After writing yesterday’s post on the proliferation of superficial analysis being used to exemplify emerging consumer market opportunities in Sub Saharan Africa, I was pleased to find this Afribiz article demonstrating clearly how on the ground observations can help identify spaces for innovation and new business in the informal markets:
At first glance, Kinshasa might seem intimidating to a perspective investor because they generally conduct business in an informal way there and have a relatively high poverty rate. But with a little market research, innovation, and follow through doing business in Kinshasa can prove to be very lucrative.
The people in the markets of Kinshasa generally conduct business with cash, avoiding banks. “A single note can touch maybe one million hands before it reaches a bank,” says Claude Ibalanky, Chief Executive Officer for Bantu Investments. “To do business in such a market, you first need to understand this dynamic. Without (understanding) this dynamic, business would not succeed in Congo (consumer markets).” As in other major African cities, you need to modify the way that you do business there and adapt to the local environment.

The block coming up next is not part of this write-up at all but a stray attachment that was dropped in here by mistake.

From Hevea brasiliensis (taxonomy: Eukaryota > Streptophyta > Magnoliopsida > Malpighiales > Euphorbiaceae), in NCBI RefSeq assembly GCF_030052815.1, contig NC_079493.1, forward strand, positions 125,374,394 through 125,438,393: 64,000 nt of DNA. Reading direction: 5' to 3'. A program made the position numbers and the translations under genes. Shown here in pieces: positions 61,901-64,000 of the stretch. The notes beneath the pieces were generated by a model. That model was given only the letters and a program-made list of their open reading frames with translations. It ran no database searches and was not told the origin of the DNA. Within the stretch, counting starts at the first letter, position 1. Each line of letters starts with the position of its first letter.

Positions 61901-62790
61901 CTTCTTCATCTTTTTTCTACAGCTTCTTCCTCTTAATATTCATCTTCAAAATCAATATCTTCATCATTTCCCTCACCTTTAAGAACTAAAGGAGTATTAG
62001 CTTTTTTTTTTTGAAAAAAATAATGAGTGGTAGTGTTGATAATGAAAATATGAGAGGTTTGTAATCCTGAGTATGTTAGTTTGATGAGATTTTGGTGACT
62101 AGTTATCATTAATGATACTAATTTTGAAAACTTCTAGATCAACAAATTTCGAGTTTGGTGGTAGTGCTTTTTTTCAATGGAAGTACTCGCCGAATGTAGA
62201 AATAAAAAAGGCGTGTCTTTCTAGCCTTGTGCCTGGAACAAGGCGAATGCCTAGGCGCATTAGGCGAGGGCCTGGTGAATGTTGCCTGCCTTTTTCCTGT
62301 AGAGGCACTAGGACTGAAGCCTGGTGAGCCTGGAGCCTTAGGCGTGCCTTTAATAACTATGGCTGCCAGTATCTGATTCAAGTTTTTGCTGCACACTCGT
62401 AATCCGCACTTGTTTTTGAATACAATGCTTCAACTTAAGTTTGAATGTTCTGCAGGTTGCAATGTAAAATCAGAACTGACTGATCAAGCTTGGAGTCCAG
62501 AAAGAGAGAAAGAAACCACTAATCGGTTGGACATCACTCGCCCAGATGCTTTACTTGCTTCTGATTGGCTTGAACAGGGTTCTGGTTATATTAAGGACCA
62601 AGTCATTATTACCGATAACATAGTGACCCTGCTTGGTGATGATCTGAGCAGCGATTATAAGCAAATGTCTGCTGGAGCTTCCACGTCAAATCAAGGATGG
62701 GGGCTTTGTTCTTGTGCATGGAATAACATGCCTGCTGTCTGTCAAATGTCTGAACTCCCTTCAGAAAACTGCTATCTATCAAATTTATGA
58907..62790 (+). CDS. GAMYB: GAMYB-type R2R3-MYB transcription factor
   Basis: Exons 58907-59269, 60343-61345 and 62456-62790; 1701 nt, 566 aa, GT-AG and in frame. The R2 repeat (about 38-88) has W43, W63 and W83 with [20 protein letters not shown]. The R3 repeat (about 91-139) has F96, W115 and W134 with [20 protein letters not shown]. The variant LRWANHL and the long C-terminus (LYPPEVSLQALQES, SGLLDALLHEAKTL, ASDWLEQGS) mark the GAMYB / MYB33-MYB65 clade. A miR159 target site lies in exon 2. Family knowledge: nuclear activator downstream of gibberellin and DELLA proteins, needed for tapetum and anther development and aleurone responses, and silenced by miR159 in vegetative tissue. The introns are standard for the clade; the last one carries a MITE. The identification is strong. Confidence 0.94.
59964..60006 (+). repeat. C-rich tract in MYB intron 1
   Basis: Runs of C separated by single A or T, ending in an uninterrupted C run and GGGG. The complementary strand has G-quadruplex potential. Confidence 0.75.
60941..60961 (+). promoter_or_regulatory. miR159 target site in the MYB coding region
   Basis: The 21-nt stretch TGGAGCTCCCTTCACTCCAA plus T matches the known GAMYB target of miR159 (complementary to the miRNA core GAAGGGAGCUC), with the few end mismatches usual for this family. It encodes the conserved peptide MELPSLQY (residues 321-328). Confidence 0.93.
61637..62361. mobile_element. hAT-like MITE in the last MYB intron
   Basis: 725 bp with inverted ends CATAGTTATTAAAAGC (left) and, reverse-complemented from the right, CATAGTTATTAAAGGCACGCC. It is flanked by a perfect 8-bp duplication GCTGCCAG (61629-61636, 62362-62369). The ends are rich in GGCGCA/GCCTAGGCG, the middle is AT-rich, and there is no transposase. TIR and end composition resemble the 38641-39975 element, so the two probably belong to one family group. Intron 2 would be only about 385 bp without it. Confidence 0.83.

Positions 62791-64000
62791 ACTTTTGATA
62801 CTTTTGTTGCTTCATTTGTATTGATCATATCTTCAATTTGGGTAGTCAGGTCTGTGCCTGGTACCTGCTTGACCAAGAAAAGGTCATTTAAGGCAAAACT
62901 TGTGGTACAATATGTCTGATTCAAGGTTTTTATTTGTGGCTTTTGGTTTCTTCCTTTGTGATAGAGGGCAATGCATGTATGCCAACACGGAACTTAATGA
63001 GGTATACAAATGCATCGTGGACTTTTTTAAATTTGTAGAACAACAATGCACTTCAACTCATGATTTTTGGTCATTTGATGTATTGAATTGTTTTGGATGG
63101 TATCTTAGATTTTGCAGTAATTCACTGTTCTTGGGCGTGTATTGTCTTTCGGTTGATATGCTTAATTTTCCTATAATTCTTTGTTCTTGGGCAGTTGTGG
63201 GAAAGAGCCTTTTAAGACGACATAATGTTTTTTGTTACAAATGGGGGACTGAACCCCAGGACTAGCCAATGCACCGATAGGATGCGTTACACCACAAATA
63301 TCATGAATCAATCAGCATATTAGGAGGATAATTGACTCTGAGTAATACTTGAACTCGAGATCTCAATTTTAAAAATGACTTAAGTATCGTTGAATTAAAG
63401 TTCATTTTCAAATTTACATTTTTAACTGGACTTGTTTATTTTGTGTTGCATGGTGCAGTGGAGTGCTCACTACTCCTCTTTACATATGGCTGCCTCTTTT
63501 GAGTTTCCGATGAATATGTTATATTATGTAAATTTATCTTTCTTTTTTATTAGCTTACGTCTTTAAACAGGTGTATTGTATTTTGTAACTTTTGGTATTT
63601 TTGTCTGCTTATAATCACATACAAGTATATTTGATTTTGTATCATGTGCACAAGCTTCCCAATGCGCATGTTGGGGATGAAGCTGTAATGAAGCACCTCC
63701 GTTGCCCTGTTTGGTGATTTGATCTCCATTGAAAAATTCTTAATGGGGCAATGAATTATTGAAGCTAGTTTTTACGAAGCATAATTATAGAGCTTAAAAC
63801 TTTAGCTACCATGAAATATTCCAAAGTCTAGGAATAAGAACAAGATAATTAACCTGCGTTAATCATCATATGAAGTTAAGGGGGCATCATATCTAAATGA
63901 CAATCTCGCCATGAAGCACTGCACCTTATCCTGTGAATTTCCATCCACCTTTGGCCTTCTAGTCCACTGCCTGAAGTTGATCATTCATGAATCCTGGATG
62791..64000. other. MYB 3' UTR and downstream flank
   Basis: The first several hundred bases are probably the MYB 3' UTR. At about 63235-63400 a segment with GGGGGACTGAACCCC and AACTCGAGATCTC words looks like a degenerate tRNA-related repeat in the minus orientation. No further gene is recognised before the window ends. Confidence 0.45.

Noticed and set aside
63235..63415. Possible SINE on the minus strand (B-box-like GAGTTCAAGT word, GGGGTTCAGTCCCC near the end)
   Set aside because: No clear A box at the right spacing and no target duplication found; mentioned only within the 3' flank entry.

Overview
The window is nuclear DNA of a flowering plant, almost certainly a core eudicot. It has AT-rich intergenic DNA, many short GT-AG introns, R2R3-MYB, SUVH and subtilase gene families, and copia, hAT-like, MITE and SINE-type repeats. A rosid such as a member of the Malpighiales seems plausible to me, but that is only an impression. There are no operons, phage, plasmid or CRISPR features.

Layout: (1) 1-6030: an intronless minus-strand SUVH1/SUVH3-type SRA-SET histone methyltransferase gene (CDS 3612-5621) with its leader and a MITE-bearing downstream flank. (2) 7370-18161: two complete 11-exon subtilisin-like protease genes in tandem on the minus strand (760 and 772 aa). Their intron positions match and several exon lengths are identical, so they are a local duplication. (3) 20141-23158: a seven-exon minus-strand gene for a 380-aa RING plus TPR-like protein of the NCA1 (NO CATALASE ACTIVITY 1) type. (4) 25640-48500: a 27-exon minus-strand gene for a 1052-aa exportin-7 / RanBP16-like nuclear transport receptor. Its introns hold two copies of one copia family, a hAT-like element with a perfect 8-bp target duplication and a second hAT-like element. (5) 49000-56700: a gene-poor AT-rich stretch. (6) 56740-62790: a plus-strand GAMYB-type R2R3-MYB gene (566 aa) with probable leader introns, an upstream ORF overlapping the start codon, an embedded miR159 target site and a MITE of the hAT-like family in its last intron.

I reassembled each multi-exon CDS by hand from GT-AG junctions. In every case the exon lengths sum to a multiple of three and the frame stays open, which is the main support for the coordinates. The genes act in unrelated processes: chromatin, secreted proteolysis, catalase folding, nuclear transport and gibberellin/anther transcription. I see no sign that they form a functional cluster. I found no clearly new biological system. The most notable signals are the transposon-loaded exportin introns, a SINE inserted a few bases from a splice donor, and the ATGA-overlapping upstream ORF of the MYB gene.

Claude Ibalanky found success in Kinshasa’s informal market with Nando’s, a popular restaurant based in South Africa. “When we looked at Nando’s,” says Ibalanky, “we saw an opportunity in Congo where most people did not.”
“You go into the streets of Kinshasa at night (and) you find (many) people selling chicken. They’re selling it – cooking it with charcoal and wood in the streets with dust, with rain water, with flies and all those kinds of things. We went to speak to them (the vendors) and we realized behind that was a very, very, very big and huge market. So, we thought a little bit of innovation, a little bit of formal set up could certainly capture a segment of the market which we targeted,” shares Ibalanky.
Bantu’s initial goal was to generate $10 for every person that ate in their Nando’s restaurants and, “after two years of operation we are sitting at about $24 per head,” says Ibalanky. So in an economy where they were expected to fail, they are instead making 2.5 times more than their goal.